This continued into the semi-finals where the team easily dispatched the St. Louis Blues in five games, setting up a titanic grudge match against the Colorado Avalanche in the Western Conference Finals. There Yzerman’s leadership was truly on display. After Colorado took a 3-2 series lead, he told the media and his teammates that the only way they could pull it out was to play smarter. Detroit won the last two games by a score of 9-0.
By that point their opponent in the Stanley Cup Finals, the Carolina Hurricanes, had no chance. Though Yzerman didn’t score a goal he had four assists for four points and helped his team win their third Stanley Cup in five games. It was his last championship. He retired in 2006. There is no doubt though that it was the sweetest.
Olympics – Shun Fujimoto and The Busted Cap
Everyone in the world will immediately jump on Nancy Kerrigan for winning silver in figure skating after the famed mugging orchestrated by fellow American Tonya Harding or Kerri Strug and her iconic vault to clinch gold for U.S. gymnastics despite breaking her ankle. There is no question those events deserved the spotlight they got because they were undoubtedly heroic. However the true depth of Olympic guts belongs to a gymnast almost no American has ever heard of.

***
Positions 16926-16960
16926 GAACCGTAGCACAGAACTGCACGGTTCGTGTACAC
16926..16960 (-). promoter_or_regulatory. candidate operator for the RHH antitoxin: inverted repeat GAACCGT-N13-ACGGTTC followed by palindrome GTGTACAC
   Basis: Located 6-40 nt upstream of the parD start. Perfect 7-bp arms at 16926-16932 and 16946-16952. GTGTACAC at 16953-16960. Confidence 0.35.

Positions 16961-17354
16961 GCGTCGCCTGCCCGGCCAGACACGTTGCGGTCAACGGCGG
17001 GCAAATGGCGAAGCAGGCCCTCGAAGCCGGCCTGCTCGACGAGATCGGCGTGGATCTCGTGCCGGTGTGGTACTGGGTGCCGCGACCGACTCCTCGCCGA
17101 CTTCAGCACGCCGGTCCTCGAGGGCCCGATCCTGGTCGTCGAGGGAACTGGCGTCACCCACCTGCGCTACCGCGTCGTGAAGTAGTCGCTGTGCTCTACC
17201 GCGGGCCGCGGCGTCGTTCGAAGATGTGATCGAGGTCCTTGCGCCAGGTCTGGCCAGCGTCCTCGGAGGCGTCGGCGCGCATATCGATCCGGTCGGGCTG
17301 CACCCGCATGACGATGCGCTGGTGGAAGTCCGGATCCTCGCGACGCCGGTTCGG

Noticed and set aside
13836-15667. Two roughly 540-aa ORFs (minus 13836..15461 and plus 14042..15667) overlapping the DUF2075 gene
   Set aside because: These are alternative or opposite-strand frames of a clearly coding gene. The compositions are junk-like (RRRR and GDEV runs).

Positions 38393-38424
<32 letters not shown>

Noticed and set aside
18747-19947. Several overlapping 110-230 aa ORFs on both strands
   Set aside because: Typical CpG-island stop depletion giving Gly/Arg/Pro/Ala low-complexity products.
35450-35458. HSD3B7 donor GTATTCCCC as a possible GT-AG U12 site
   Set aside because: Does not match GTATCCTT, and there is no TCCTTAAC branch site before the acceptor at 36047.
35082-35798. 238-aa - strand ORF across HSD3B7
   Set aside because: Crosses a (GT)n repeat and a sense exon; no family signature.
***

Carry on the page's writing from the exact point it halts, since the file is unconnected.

Back in the 1970s, at the heart of the Cold War, the Soviet Union was the premier power in Olympic gymnastics, women and men. However, they were playing second fiddle for the past sixteen years to the dynasty of that era, Japan. Their men’s team had won gold in every Olympics since 1960. They hoped to do it again. At the heart of their team was a little known replacement named Shun Fujimoto. As the all-around team competition progressed it became clear that the Soviets were not letting up in their pursuit of finally dethroning the champions. Japan knew it needed a nearly flawless performances down the stretch to hang on to their lead. At 26-years old, Fujimoto was old enough to sense the moment. It was up to him to lead the way.